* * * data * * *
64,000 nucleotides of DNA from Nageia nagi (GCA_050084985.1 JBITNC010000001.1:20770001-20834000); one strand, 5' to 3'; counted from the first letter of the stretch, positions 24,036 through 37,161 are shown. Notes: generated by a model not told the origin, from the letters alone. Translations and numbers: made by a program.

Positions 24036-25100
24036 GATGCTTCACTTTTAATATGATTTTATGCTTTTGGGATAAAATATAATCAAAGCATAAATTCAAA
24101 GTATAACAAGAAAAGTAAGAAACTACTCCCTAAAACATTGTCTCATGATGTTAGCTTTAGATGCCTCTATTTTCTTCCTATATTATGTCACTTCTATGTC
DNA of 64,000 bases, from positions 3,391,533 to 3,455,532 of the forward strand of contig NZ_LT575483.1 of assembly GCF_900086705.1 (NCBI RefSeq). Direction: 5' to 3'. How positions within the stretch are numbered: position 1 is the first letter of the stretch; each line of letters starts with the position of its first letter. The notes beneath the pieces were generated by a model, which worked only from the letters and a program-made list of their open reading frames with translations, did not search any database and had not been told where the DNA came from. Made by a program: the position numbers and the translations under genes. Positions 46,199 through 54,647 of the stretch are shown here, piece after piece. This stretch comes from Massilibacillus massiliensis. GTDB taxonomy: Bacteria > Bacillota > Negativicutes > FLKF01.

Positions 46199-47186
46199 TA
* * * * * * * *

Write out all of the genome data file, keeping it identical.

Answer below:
64,000 nucleotides of DNA from Nageia nagi (GCA_050084985.1 JBITNC010000001.1:20770001-20834000); one strand, 5' to 3'; counted from the first letter of the stretch, positions 24,036 through 37,161 are shown. Notes: generated by a model not told the origin, from the letters alone. Translations and numbers: made by a program.

Positions 24036-25100
24036 GATGCTTCACTTTTAATATGATTTTATGCTTTTGGGATAAAATATAATCAAAGCATAAATTCAAA
24101 GTATAACAAGAAAAGTAAGAAACTACTCCCTAAAACATTGTCTCATGATGTTAGCTTTAGATGCCTCTATTTTCTTCCTATATTATGTCACTTCTATGTC
DNA of 64,000 bases, from positions 3,391,533 to 3,455,532 of the forward strand of contig NZ_LT575483.1 of assembly GCF_900086705.1 (NCBI RefSeq). Direction: 5' to 3'. How positions within the stretch are numbered: position 1 is the first letter of the stretch; each line of letters starts with the position of its first letter. The notes beneath the pieces were generated by a model, which worked only from the letters and a program-made list of their open reading frames with translations, did not search any database and had not been told where the DNA came from. Made by a program: the position numbers and the translations under genes. Positions 46,199 through 54,647 of the stretch are shown here, piece after piece. This stretch comes from Massilibacillus massiliensis. GTDB taxonomy: Bacteria > Bacillota > Negativicutes > FLKF01.

Positions 46199-47186
46199 TA